Should Steven Jackson be the NFL's Highest Paid Running Back?

 

In recent years, Steven Jackson has been the meat, the potatoes, and…well…pretty much everything on the plate except for the garnish on top of the Rams’ sizzling filet.  He has had a considerable number of carries in that time, and is likely once again expected to grind and cut through defenses at least twenty times per game this year.

Not many teams employ the "workhorse running back" method and have moved towards running backs by committee.  Some workhorse running backs have stuck around for years in committees, while others serve as mediocre backups, and yet others fall off the face of the earth in terms of production.  Running backs simply do not carry the ball as much anymore, and even the new breed of "workhorse backs," like the Minnesota Vikings’ Adrian Peterson, don’t touch the ball like the older guys used to.

In 2009, it seemed as if the last of the workhorse running backs were finally dying off, and the ones that were still around were pushed into committees (Larry Johnson) or were skeletons of their former selves (LaDainian Tomlinson).  The one exception? Steven Jackson.

Steven Jackson has been through a lot, but is hitting what could be the peak of his career, before he begins the precipitous fall that almost inevitably happens to running backs at age 30.  My question to you: how good ishe?  He is the top paid running back in the league (unless Chris Johnson gets his dream payday) but is he really worth the top salary?

Argument against:

Jackson has some mileage on him right now.  While he doesn’t have the 3,000+ touches of LaDainian Tomlinson, he has touched the ball over 1,800 times, much greater than many players in the NFL.  Additionally, he has suffered several injuries in recent years, playing only 12 games in 2007 and 2008.  The latest injury to his spine could possibly be a chronic injury that threatens his ability to play professional football, especially at the level he has played in the past.

Additionally, he averages 4.4 yards per carry over his career, and his YPC was showing a trend of diminishing until this year.  His YPC is still very good, but does very good warrant the highest contract in the NFL?  Probably not.  Proven veterans like Adrian Peterson and Michael Turner (despite his injuries last year) have a 4.9 YPC average for their careers.

I won’t say it is his fault that he didn’t score (the Rams didn’t give him many red zone opportunities anyway), but the biggest issue I have with him is that his numbers are certainly inflated.  We can look at 2009, yet another futile year for the Rams, as a good example.  Jackson was pretty terrible in the red zone.  He had a 2.5 YPC average within the enemy’s territory.  Additionally, his yards per carry were higher in the second half of games.  This is after the Rams were already 14 points down in most cases. To highlight this, Jackson’s YPC in the 1st quarter were, on average, 3.7 while in the second half, they were almost 4.5.  Therefore many of his yards came in the second half, once we already were hoping for a mercy rule.

Argument for:

Are you kidding me?  This guy has raked in the yards by the hundreds on one of the worst teams in the league.  For the past five years, facing stacked boxes, fighting through injuries, and providing leadership to his entire team, he has led the Rams.  He also provides a focus of attention for the defense, enhancing our passing game (oh wait, we don’t have one).  With a solid line, he will be the key to giving comfort to Sam Bradford in the future.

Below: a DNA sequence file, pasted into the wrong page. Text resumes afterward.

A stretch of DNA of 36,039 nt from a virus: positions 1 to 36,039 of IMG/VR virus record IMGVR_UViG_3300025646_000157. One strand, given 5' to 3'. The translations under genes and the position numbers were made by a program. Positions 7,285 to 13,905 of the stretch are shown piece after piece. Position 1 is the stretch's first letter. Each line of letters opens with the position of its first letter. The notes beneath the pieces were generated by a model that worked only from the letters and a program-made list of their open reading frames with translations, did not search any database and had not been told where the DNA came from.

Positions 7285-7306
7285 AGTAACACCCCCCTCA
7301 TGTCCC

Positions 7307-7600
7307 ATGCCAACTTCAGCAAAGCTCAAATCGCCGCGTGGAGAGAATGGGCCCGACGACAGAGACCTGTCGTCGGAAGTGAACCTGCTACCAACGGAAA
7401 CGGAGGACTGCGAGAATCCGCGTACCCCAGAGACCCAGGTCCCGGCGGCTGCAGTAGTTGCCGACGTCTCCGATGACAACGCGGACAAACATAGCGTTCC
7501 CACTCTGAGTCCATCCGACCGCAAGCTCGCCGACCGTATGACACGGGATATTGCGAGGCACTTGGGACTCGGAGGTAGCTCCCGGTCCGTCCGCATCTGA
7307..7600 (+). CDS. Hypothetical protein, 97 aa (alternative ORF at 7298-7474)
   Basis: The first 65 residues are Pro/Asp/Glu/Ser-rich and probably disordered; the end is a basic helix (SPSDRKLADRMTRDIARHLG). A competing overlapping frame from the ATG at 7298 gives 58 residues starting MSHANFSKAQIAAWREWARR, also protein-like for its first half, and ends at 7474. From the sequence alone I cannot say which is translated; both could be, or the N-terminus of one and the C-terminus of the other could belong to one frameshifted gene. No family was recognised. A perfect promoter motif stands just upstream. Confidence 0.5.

Admittedly, Jackson is somewhat injury-prone.  This may be a result of the constant pressure he faces, however.  Give him a good backup and you’re set.  Surprisingly, in those two years that he missed 4 games apiece, he still broke the 1,000 yard mark.

In case you didn’t know it, he just set a career high in 2009 for runs of 20+ yards, with 10 runs.  Certainly not bad, especially when he averaged about 22 touches per game. He is only getting MORE explosive. 

The thing that differentiates him from many other running backs is that he only fumbled twice last year.  That is TWICE, in 324 attempts.  That is one fumble every 162 rushes.  Ask Adrian Peterson or Steve Slaton how much they’d pay for those hands. 

His career yards per carry are pretty amazing considering he has been significantly injured three seasons in a row.  The guy doesn’t slow down, with a 4.4YPC average for carries 1-10, 11-20, and 21-30.  Additionally, while his 4th quarter YPC is lower than his average, (1) it is not bad and (2) that was only in games where he was losing badly.  When the Rams were down by seven or less in the 4th quarter, his YPC was 4.9.  When the games are close he performs better.  If ahead by 8 or less points, his YPC was 5.4, if behind by 8 or less points, his YPC was 4.4.  That’s what you want in a player.

Jackson is only getting better in my opinion.  Every other quality running back in the league has other threats on his team.  Chris Johnson had a mobile Vince Young last year, Adrian Peterson has an army of quality wide receivers, a Pro-Bowl QB, and a Pro-Bowl line, Michael Turner has young, explosive players around him.  Obviously Jackson’s touchdown count is deceiving, since he faces stacked boxes every down and the Rams’ impotent offense gets in the red zone about every time Haley’s comet passes.  If we get some free agent to back him up, and his body doesn’t act up too much, I strongly believe his next year can be better than his 2006, 2300+ yard performance. Here's to optimism!

Best running back in the league?  Let me hear your thoughts.

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